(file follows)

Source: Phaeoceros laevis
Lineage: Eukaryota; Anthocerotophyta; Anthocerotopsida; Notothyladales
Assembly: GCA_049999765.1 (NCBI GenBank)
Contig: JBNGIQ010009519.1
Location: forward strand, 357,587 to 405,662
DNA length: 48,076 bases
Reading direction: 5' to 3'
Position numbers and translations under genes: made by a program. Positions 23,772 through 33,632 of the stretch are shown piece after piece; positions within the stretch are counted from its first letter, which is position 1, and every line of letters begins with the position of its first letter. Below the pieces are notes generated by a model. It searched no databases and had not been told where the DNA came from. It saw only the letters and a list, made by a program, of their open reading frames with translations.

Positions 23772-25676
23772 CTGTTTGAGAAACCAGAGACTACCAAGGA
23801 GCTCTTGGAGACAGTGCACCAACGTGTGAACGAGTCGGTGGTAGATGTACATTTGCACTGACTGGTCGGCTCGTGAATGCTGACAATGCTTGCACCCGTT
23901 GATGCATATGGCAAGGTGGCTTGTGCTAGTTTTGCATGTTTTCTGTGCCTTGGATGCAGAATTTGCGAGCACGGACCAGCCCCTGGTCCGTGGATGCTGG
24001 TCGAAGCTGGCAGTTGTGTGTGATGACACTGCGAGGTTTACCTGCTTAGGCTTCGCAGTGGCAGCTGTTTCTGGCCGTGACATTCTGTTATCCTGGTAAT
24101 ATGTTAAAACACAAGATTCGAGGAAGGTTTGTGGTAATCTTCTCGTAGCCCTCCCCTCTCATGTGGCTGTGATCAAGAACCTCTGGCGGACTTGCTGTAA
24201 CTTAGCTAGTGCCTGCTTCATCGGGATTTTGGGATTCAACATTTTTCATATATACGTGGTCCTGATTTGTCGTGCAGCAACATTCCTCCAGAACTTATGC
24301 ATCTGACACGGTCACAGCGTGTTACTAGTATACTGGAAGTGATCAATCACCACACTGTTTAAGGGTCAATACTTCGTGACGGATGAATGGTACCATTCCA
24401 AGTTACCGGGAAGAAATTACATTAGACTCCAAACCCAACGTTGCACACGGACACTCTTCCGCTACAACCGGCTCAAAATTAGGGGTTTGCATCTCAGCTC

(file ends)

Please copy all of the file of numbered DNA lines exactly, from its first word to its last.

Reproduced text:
Source: Phaeoceros laevis
Lineage: Eukaryota; Anthocerotophyta; Anthocerotopsida; Notothyladales
Assembly: GCA_049999765.1 (NCBI GenBank)
Contig: JBNGIQ010009519.1
Location: forward strand, 357,587 to 405,662
DNA length: 48,076 bases
Reading direction: 5' to 3'
Position numbers and translations under genes: made by a program. Positions 23,772 through 33,632 of the stretch are shown piece after piece; positions within the stretch are counted from its first letter, which is position 1, and every line of letters begins with the position of its first letter. Below the pieces are notes generated by a model. It searched no databases and had not been told where the DNA came from. It saw only the letters and a list, made by a program, of their open reading frames with translations.

Positions 23772-25676
23772 CTGTTTGAGAAACCAGAGACTACCAAGGA
23801 GCTCTTGGAGACAGTGCACCAACGTGTGAACGAGTCGGTGGTAGATGTACATTTGCACTGACTGGTCGGCTCGTGAATGCTGACAATGCTTGCACCCGTT
23901 GATGCATATGGCAAGGTGGCTTGTGCTAGTTTTGCATGTTTTCTGTGCCTTGGATGCAGAATTTGCGAGCACGGACCAGCCCCTGGTCCGTGGATGCTGG
24001 TCGAAGCTGGCAGTTGTGTGTGATGACACTGCGAGGTTTACCTGCTTAGGCTTCGCAGTGGCAGCTGTTTCTGGCCGTGACATTCTGTTATCCTGGTAAT
24101 ATGTTAAAACACAAGATTCGAGGAAGGTTTGTGGTAATCTTCTCGTAGCCCTCCCCTCTCATGTGGCTGTGATCAAGAACCTCTGGCGGACTTGCTGTAA
24201 CTTAGCTAGTGCCTGCTTCATCGGGATTTTGGGATTCAACATTTTTCATATATACGTGGTCCTGATTTGTCGTGCAGCAACATTCCTCCAGAACTTATGC
24301 ATCTGACACGGTCACAGCGTGTTACTAGTATACTGGAAGTGATCAATCACCACACTGTTTAAGGGTCAATACTTCGTGACGGATGAATGGTACCATTCCA
24401 AGTTACCGGGAAGAAATTACATTAGACTCCAAACCCAACGTTGCACACGGACACTCTTCCGCTACAACCGGCTCAAAATTAGGGGTTTGCATCTCAGCTC